JUNEAU — Juneauite Kara Nelson went through a lot after prison. Having spent almost three years in Hiland Mountain Correctional Center in Eagle River for drug offenses, she’s well acquainted with the feelings of remorse, guilt and worthlessness — accompanied by mountains of paperwork — that await on the other side of a stint in the system.
“It’s not even just society stigmatizing you as a felon — it’s yourself,” Nelson said.
She was released in 2008 and relocated to Juneau to meet up with her family, who had moved from Ketchikan. And since 2010, she’s made it her goal to make sure every woman coming out of Alaska’s prison system has a second chance at a successful life — just like she had.
“There are so many pieces to put together,” Nelson said. “That’s what I love about Haven House. Ah, I love it. I love sharing my freedom with others.”
Haven House Juneau is a faith-based nonprofit established in 2010 and co-directed by Nelson and Anne Flaherty. The organization’s goal is to provide transitional housing for women on the other side of Alaska’s prison system.
“We’re there to give hope to women and give them a chance to change their lives,” board President June Degnan said.
The organization — led by a board of nine — had the enthusiasm, the research and the backers. But they were missing one thing: a house.
That is, until Christmas when Nelson got the news that an anonymous donor had committed to purchasing a $380,000, six-bedroom Mendenhall Valley home for the organization. Haven House had had its sights set on it for months.
“It was like a Christmas present,” Nelson said.
Nelson and Degnan received the keys to the house Monday afternoon. The two-level home has a covered deck, multiple fire places, large, open community spaces and many rooms, which will house up to nine women total.
Degnan said she had her heart set on the house since she first saw in in November.
“I walked into this house and I said, ‘This is the place,’” she said.
Living at the group home will provide structure for women as they transition back into the community, Nelson said. The house will be equipped with computers for job searching, community meetings will take place each week, and daily chores will be a requirement, she said. Residents will receive counseling through Juneau organizations. And all residents must sign in and out of the house. A Haven House staff member will be on site 24 hours per day, Nelson said.
“I can already see how things are going to go here,” Nelson said, smiling and looking around the downstairs living room.
Now that Haven House has a place to call home, the next step is to furnish it so women can move in. Nelson plans to open the doors in mid-March, but if a woman needs a place before that, the organization will make it work, she said.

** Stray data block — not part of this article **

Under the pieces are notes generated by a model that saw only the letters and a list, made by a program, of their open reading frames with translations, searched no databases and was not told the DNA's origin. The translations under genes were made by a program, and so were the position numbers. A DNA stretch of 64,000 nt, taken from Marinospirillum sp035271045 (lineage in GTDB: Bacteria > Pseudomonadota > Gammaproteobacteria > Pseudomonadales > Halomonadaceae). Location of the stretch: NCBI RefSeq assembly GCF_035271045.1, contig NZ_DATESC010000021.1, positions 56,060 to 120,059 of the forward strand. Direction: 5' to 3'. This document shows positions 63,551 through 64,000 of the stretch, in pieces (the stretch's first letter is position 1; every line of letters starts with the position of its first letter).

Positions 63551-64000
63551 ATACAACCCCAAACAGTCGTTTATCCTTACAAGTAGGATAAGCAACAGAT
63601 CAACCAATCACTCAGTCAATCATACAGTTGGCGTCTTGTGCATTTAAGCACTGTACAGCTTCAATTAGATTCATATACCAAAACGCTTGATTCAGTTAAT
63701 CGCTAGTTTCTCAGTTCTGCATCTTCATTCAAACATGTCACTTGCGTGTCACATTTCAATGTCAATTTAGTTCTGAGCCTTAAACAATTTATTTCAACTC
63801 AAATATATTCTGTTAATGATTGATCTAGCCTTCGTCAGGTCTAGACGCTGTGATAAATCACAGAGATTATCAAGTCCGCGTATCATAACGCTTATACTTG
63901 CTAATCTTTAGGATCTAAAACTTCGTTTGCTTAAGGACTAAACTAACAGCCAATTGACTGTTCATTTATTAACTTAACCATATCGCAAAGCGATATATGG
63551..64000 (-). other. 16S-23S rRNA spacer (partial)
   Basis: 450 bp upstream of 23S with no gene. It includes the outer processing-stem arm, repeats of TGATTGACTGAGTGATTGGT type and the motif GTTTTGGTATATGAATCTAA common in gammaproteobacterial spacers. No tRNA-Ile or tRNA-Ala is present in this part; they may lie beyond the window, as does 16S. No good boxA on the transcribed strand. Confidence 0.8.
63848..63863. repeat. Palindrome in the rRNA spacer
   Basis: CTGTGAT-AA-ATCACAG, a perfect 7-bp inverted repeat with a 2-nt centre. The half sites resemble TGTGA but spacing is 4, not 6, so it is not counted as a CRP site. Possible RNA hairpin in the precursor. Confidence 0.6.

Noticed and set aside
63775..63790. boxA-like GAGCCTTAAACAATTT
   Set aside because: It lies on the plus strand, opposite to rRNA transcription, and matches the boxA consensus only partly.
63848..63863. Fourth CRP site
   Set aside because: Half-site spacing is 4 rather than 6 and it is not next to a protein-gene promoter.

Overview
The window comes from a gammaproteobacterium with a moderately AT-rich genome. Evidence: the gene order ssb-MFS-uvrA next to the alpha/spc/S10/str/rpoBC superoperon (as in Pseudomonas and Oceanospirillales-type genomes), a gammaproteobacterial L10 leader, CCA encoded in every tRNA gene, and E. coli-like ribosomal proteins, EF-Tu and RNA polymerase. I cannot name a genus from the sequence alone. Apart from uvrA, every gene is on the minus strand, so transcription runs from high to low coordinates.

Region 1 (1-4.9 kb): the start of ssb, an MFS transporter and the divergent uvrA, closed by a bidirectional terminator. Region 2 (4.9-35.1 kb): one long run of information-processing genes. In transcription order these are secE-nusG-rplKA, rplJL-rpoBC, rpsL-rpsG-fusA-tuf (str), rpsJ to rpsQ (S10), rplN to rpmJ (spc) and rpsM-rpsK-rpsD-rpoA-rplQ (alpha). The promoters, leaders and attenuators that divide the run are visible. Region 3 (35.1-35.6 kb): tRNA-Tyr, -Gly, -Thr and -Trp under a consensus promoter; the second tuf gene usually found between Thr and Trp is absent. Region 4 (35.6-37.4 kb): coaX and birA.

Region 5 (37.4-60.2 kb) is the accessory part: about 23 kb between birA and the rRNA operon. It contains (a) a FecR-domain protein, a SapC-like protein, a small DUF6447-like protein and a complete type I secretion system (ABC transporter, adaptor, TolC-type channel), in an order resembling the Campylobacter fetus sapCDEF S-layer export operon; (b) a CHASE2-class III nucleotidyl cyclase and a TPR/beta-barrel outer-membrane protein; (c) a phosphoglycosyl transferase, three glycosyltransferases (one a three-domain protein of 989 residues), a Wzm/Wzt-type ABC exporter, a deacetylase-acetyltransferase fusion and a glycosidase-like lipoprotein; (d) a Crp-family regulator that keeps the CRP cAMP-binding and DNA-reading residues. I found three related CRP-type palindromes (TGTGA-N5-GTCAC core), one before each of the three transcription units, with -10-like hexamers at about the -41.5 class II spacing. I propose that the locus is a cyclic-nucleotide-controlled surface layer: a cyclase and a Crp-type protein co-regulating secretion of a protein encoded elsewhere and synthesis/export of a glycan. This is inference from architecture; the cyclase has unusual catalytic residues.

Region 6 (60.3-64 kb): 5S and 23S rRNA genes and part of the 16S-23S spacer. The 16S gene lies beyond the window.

On Jan. 10, the Juneau Community Foundation announced it would provide a matching grant of up to $10,000 to Haven House. This means the organization will receive a dollar from Juneau Community Foundation for every dollar it raises itself, up to $10,000, by Feb. 28. The money will be used to furnish the house and get it ready for women to move in.
“It’s a project that’s addressing a community need and something we don’t have here in Juneau,” foundation Executive Director Amy Skilbred said. “It’s great when we can support needs that are unmet.”
Nelson said she is “overwhelmed” with the way the organization’s plans are working out.
“I’m so excited,” she said. “Today’s an exciting day for me.”
Haven House has received letters of support from many organizations, such as Northern Light United Church, Gastineau Human Services, Love, Inc., Juneau Reentry Coalition, the Alaska Native Brotherhood and Sisterhood, Juneau Coalition on Housing and Homelessness and the Alaska Department of Corrections, among others, Nelson said. The organization is applying for many grants, Degnan said.
“There’s a huge amount of help here, but it’s not centralized,” Nelson said. “Since I’ve been through all these programs and I know everyone we have a huge amount of resources.”
Haven House already has residency applications on hand at Lemon Creek Correctional Center, Ketchikan Correctional Center and Hiland Mountain Correctional Center. All women leaving the system are welcome to apply to live in the house, but there will be an interview process, Nelson said.
“They will have to have the desire to change their life,” she said.
In the process of bettering the lives of other female ex-prisoners, Nelson has completely turned her life around, she said. This was a big month for her: On top of the new house, she finished her felony probation Jan. 1.
“I’m very proud of my recovery,” Nelson said. “Often I think recovery is shut away in little rooms. I think it’s important to shout it from the rooftops. Two years ago I wouldn’t have said that, but today I do.”